Possibly it's Spring in Connecticut

The car window was open yesterday. The bedroom window was open last night. The patio doors will be open today. The temperature is over 60. The sun is bright.

Tuesday, April 14, 2015

What is wrong with US?

We really don't do well by many of our children. We have one of the highest relative child poverty rates in the developed world. As UNICEF reports, "[Children's] material well-being is highest in the Netherlands and in the four Nordic countries and lowest in Latvia, Lithuania, Romania and the United States." We rank near the bottom of the developed world in the percentage of 4-year-olds in early childhood education, which has been proven to be a good investment in a country's future.

And things are getting worse. In 2007 about 12 of every 100 kids were on food stamps. Today it's 20 of every 100. For every 2 homeless children in 2006, there are now 3 Over half of public school students are poor enough to qualify for lunch subsidies, and almost half of black children under the age of six are living in poverty.

Only two nations still refuse to ratify the UN Convention on the Rights of the Child: South Sudan and the United States.

Mark Leibovich has trouble understanding why the media makes so much of the various announcements of one's running for president. I have trouble understanding why we need to have such long presidential campaigns. If these candidates are so concerned about our country, why don't they spend the time trying to solve our many problems?

Fear in America

Monday, April 13, 2015

Water, water everywhere?

Drones in Yemen

The Open Society Foundation, a George Soros group, has just published a report severely questioning our use of drones in Yemen. It challenges Obama's statement that before any U.S. drone strike, “there must be near-certainty that no civilians will be killed or injured.” The report cites a drone strike that killed 12 people, including a pregnant woman and three children, and another in which the U.S. struck a house containing 19 people, including women and children.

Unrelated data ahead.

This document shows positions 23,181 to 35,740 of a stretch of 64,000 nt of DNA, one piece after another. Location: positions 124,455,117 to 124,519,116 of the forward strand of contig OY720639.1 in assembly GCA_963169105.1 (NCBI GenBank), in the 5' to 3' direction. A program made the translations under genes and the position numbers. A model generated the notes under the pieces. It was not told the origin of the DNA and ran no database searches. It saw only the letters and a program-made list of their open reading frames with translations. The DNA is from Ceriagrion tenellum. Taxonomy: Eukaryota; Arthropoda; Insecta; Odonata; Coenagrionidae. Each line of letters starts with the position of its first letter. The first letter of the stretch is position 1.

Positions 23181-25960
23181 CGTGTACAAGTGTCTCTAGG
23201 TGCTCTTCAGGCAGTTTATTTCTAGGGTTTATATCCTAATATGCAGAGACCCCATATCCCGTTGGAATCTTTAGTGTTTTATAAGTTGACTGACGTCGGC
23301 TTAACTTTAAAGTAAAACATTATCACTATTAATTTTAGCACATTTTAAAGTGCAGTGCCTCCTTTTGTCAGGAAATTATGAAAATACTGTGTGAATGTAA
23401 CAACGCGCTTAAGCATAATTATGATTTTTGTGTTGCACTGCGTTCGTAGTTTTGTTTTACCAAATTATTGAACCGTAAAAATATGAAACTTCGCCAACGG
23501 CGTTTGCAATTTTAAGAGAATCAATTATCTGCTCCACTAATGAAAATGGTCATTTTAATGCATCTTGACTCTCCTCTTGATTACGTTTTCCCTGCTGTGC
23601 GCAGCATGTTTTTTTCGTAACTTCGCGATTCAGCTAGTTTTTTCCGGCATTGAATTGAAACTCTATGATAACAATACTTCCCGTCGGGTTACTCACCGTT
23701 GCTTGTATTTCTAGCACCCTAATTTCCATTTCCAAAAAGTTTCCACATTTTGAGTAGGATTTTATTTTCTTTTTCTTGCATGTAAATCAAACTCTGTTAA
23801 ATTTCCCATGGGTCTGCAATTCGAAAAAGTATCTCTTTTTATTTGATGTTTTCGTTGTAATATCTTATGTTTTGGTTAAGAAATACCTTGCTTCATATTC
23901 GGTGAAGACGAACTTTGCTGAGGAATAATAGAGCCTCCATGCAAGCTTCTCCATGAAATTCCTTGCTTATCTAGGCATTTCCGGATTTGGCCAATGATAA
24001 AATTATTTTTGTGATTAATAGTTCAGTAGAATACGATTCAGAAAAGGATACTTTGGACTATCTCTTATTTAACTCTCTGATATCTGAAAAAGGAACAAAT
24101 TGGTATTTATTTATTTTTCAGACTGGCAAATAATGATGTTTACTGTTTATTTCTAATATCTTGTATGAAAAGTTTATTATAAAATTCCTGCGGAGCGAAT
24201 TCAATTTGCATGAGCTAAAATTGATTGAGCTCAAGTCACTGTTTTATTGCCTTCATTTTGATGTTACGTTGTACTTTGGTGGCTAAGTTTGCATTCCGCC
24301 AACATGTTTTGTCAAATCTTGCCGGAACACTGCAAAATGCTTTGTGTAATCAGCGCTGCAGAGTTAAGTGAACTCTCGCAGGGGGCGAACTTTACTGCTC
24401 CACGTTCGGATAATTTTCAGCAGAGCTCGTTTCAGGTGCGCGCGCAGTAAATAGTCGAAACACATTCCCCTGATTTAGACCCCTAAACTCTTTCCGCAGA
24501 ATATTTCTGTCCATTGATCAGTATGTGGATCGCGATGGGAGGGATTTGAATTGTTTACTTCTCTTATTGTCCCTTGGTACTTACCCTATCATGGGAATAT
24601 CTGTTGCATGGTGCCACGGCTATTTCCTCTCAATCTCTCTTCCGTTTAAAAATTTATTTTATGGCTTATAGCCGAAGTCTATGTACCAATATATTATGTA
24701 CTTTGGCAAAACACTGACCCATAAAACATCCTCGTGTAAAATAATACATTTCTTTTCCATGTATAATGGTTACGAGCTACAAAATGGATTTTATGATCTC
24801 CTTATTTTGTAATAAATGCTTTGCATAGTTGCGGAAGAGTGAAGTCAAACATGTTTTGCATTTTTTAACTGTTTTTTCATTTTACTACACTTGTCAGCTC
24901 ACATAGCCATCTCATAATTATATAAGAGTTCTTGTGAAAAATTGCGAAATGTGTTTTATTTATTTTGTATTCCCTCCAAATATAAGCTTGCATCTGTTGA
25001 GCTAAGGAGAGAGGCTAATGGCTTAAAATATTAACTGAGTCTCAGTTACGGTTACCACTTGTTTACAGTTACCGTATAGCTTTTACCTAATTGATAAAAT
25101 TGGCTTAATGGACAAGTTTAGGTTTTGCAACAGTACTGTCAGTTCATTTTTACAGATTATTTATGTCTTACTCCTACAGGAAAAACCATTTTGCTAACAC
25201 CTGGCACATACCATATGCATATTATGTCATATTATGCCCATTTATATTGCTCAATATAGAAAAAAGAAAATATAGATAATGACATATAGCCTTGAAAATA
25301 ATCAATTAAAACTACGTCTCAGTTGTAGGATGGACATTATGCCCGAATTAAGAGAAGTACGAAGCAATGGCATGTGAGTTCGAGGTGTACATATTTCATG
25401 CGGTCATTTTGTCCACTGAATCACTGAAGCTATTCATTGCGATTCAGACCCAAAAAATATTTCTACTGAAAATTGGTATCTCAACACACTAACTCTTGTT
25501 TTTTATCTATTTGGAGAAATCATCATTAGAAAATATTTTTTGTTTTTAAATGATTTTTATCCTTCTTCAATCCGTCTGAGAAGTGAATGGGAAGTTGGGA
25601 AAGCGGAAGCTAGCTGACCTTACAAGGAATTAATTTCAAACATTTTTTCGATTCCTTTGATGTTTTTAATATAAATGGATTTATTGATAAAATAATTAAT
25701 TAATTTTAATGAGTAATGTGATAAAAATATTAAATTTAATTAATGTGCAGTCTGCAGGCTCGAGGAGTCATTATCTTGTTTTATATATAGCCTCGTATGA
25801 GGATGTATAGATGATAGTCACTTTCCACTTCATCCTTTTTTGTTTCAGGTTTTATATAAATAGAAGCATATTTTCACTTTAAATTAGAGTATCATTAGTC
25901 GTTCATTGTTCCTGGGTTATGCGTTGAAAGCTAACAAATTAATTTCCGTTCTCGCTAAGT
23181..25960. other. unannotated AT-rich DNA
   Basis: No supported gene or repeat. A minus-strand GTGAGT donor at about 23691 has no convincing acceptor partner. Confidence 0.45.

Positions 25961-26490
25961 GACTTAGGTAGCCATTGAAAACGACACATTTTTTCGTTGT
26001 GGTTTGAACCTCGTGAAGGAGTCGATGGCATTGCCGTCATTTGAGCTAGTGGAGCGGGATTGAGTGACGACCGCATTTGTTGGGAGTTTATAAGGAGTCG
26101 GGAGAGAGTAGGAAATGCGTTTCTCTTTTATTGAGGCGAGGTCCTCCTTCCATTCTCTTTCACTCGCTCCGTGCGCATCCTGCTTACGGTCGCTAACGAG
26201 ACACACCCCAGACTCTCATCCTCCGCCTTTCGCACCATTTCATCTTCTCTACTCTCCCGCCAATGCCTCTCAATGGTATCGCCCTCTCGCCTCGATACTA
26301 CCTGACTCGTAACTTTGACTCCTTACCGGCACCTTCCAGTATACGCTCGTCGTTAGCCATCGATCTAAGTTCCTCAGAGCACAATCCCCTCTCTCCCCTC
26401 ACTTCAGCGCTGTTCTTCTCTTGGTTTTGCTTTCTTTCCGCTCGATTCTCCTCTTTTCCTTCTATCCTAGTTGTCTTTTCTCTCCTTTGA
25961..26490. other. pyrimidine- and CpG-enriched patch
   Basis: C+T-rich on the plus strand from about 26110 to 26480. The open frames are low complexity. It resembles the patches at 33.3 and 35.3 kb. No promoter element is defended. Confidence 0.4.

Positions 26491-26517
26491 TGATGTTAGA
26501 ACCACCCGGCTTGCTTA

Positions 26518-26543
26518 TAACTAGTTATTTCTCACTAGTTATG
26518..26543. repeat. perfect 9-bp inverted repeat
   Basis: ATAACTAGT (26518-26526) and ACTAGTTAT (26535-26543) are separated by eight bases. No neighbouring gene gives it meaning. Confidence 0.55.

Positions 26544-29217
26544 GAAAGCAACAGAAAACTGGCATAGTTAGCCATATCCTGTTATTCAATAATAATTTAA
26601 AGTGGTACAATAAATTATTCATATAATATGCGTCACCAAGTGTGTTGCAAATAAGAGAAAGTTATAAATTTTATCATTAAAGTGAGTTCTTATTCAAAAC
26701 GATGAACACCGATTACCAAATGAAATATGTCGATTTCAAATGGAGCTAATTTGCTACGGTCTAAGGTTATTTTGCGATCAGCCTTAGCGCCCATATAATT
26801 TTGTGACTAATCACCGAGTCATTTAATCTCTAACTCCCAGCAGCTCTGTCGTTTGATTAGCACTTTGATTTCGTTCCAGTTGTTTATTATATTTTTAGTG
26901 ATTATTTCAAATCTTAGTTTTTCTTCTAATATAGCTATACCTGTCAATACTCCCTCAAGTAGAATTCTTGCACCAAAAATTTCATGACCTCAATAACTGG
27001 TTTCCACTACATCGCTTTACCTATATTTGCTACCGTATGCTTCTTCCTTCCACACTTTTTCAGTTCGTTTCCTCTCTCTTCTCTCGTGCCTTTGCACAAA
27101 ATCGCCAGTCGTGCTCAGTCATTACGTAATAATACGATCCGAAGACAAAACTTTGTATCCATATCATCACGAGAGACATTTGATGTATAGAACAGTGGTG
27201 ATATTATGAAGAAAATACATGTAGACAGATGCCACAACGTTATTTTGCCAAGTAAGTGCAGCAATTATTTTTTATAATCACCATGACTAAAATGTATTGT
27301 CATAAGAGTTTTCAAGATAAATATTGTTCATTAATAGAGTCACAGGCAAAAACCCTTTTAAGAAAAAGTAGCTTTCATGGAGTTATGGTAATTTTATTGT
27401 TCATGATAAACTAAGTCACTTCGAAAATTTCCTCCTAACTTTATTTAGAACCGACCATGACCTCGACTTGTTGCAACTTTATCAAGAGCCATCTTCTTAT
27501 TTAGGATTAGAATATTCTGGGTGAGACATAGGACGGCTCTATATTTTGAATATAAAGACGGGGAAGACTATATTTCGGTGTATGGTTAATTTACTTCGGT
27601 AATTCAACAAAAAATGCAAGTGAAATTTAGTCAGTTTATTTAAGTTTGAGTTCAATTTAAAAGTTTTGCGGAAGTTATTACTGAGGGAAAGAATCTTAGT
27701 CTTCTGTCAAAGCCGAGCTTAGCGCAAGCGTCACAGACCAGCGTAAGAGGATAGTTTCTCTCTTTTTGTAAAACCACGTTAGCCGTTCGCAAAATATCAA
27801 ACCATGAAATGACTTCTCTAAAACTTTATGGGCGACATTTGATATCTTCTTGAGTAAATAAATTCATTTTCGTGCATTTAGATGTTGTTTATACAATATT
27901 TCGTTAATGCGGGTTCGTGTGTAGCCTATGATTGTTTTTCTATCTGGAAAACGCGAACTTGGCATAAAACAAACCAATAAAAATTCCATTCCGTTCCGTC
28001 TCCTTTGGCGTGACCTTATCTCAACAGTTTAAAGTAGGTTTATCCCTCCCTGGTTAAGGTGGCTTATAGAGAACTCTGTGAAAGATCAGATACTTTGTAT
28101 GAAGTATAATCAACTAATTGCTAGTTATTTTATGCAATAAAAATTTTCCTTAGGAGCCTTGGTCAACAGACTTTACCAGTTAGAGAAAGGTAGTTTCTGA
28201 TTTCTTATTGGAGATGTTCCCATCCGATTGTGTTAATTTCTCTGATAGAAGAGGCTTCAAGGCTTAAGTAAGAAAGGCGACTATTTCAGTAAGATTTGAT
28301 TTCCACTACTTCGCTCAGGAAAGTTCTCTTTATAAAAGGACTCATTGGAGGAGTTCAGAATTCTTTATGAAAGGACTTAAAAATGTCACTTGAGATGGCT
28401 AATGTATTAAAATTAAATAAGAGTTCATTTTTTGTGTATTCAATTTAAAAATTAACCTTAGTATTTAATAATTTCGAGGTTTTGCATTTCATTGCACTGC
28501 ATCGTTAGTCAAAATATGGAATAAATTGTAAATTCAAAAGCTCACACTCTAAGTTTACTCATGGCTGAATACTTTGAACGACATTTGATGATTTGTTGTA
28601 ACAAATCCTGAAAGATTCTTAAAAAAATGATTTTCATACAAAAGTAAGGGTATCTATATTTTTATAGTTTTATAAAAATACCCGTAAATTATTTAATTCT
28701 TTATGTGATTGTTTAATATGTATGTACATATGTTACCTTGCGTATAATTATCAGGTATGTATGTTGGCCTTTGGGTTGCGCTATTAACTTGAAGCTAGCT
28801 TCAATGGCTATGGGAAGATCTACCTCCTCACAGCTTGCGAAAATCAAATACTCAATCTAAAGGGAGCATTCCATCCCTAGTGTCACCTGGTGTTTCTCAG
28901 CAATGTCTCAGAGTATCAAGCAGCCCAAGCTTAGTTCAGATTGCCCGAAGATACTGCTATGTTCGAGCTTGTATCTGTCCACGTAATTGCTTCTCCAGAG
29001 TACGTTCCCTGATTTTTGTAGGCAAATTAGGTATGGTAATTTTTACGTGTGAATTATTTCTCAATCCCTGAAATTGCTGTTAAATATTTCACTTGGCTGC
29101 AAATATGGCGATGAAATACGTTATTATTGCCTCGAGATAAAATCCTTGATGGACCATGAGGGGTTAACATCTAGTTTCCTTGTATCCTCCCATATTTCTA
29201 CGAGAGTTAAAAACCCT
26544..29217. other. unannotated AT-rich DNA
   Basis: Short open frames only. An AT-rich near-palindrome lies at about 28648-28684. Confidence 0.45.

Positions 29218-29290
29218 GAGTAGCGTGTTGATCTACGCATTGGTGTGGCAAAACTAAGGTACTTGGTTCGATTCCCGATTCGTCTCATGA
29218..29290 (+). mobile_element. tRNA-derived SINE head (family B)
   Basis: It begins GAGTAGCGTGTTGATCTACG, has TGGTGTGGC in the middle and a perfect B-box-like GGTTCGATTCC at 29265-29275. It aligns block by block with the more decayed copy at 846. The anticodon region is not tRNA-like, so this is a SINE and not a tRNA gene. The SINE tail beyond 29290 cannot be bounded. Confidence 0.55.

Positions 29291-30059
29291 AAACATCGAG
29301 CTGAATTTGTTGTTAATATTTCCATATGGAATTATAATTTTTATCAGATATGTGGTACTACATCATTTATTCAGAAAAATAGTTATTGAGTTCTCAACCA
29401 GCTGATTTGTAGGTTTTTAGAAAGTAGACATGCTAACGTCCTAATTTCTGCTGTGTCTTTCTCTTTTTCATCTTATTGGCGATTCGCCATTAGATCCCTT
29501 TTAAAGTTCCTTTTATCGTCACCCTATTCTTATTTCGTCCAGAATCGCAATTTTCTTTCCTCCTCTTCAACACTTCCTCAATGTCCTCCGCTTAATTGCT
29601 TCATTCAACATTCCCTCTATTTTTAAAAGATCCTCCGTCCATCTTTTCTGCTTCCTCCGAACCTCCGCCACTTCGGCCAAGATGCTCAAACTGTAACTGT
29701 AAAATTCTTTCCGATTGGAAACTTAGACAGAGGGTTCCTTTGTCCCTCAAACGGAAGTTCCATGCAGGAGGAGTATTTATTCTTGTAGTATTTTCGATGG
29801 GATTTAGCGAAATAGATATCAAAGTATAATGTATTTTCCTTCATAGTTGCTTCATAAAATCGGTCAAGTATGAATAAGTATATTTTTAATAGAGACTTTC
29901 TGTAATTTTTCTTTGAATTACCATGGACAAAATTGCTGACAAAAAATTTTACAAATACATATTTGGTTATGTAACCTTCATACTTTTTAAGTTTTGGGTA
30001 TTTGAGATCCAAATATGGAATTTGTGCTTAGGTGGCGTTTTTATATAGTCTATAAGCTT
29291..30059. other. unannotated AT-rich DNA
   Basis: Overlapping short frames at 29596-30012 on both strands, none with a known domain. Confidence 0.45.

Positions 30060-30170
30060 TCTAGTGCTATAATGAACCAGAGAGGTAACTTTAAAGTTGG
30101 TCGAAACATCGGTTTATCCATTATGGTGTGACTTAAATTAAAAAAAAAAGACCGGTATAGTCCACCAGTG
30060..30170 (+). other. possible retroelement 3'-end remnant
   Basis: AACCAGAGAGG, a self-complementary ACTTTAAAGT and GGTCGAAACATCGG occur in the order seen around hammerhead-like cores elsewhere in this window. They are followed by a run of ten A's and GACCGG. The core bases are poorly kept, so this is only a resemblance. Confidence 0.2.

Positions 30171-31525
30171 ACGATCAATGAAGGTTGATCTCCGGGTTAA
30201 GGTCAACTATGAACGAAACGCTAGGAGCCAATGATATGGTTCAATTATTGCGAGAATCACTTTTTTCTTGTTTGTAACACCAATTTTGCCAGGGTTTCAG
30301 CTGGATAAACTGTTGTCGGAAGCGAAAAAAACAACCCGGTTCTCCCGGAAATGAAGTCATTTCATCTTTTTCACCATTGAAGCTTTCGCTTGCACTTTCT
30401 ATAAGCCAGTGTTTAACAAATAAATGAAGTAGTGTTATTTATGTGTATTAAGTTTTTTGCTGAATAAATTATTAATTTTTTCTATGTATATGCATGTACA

The report also questions whether the U.S. is complying with international law. Further, the report raises questions about whether the United States is killing individuals when it is possible to capture them.

Income Inequality

Income Inequality Graph from Robert Reich’s Film, “Inequality for All”

Your anus is necessary

You can never leave a child alone

Would you believe it happened again? On Sunday the kids were 2 and 1/2 blocks from home when someone called the cops reporting them as playing alone.

“The police coerced our children into the back of a patrol car and kept them trapped there for three hours, without notifying us, before bringing them to the Crisis Center, and holding them there without dinner for another two and a half hours,” their mom, Danielle Meitiv, said to her Facebook friends. “We finally got home at 11 pm and the kids slept in our room because we were all exhausted and terrified.”

A pastime as a cop

You may have heard of the Oklahoma reserve sheriff's deputy who mistook his revolver for a taser and killed a suspect. It turns out that the sheriff's deputy is a 73-year-old insurance company executive, who is a member of the Tulsa County Reserve Deputy Program. Several members of this program including Bates are wealthy and have donated vehicles, weapons, and stun guns to the Sheriff’s Office. They are allowed to serve as police officers, although they are not compensated. They are classified as “advanced reserves,” meaning they “can do anything a full-time deputy can do”.

I find it quite bizarre that this program would allow sometime past retirement age to have an active role in arresting people.

An English Shepherd

Reality in DC

Climate is changing in the West

Most scientists agree that weather in the West is changing, particularly as regards the water supply. These changing weather patterns have shrunk snow packs, raised temperatures, spurred evaporation and reduced reservoirs to record lows. And it is unlikely things will get better soon. 

Rising temperatures are the reason. The federal Bureau of Reclamation, which manages much water in the West, reported in 2013 that average temperatures in the upper Rio Grande, in Colorado and New Mexico, rose almost 2.8 degrees during the 40 years ending in 2011 — and could rise an additional four to six degrees by 2100. The 40-year increase, twice the global average, was beyond anything seen in the last 11,300 years.

The deputy secretary of the interior, Michael Connor, recently said, “The challenge is systemic and persistent across the West. We need better infrastructure, better operation arrangements, better ways to share water and move water.”